The story of Bakasura must surely rate among the most retold mythological stories across Indian households – it has certainly been a huge favourite in my family for as long as I can remember. After all, it’s got all the elements of a crowd pleaser– a hungry and evil giant simply asking to be trounced, helpless villagers, a quirky warrior (in my mind, the only interesting Pandava), and food – lots and lots of it! Add to this the plethora of sound effects the story encourages you to improvise - growling, roaring, burping, other bodily noises too rude to mention – let’s just say the story of Bakasura is designed to delight with each retelling.
In Bookasura, author Arundhati Venkatesh, creator of the popular Petu Pumpkin series (and a reviewer here at Saffron Tree), gives us a fresh and funny take on that beloved myth, pitting a young boy against a hungry ogre with a very peculiar appetite. There's plenty of delicious food as well, and some interesting sound effects too.. but I digress.
Little Bala loves books. In fact, he has just done something amazing – moved from picture books to finishing his very first chapter book. Sadly, that rite of passage goes unnoticed because of the little monster hogging all his parents’ attention – his baby sister Meera. As if that weren’t unforgivable enough, she even chews her way through one of his beloved books! So Bala is quite happy to be shipped off to his grandparents’ house in quiet Melagam, where he hopes to spend the holidays listening to Thaatha’s stories, filling up on Paati’s amazing cooking, pottering around Navaneeth uncle’s garden – and reading his books in peace, of course. Alas, he isn’t rid of monsters yet.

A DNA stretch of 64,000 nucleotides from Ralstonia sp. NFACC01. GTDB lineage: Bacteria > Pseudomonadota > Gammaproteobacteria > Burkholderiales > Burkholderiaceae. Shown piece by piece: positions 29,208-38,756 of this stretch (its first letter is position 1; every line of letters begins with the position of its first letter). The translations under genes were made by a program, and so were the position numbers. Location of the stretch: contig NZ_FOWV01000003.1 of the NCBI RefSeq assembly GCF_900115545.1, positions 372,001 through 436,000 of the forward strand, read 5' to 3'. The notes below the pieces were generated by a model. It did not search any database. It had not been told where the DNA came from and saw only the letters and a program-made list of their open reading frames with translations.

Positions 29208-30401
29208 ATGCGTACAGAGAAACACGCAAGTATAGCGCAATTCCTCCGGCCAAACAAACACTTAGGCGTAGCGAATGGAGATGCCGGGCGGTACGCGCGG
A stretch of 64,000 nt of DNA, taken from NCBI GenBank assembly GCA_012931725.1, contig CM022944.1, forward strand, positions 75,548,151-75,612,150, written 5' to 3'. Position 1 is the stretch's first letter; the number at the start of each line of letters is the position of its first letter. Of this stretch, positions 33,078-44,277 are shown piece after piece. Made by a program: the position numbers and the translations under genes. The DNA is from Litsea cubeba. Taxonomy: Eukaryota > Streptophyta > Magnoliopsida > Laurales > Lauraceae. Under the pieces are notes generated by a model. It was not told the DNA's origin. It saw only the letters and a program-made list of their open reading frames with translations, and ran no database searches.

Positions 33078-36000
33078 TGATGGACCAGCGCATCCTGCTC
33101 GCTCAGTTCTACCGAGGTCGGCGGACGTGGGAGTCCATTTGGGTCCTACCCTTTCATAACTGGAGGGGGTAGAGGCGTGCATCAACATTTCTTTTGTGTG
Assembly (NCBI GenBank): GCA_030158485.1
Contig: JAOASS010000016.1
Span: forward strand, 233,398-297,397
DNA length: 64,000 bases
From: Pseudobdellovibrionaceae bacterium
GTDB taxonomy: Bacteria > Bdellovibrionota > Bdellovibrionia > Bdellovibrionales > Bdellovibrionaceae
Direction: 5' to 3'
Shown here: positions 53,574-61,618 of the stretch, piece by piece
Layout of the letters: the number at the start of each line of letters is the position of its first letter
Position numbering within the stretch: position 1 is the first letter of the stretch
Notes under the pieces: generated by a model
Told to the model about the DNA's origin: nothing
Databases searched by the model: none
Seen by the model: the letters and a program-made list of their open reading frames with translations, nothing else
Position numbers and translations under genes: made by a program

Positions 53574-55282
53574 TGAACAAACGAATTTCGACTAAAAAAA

Enter Bookasura, a ferocious hydra-headed rakshasa with an insatiable appetite – for books! In a bid to keep himself alive, Bala offers the monster his precious horde of summer reads instead. But books, like food and patience, have a nasty habit of running out when you need them the most. With three books left in his bag, what is Bala going to do? Will he find a way out of his troubles, preferably a way that leaves him uneaten? Will the books he loves so much help him out? Or will help arrive from some very unexpected sources?
Priya Kurian’s illustrations are, as always, a treat. With a few simple pencil strokes, she brings the characters of the book to glorious life. Her potbellied Bookasura is definitely the highlight of the book, from his little drawstring pyjamas to his many heads, each with their individual scowls and mohawks.
Bookasura is a fun adventure for younger readers to giggle their way through. It is also a book celebrating books and the powers of good stories , and that takes a cheerful dig at, erm.. the lethal powers of certain contemporary modes of entertainment. I enjoyed Arundhati's depiction of customs in a typical South Indian household and the questions she teasingly leaves unanswered-Why does Bookasura resemble baby Meera? How much does Kala Aunty really know about the book guzzling monster? Why does the rakshasa only appear when Bala falls asleep? I would have liked books to feature more prominently in Bala's plan to defeat Bookasura - the classic titles mentioned throughout the story lead you to expect a conclusion where they will all somehow be relevant. The ending, though, is sure to have younger readers - and their parents - giggle approvingly!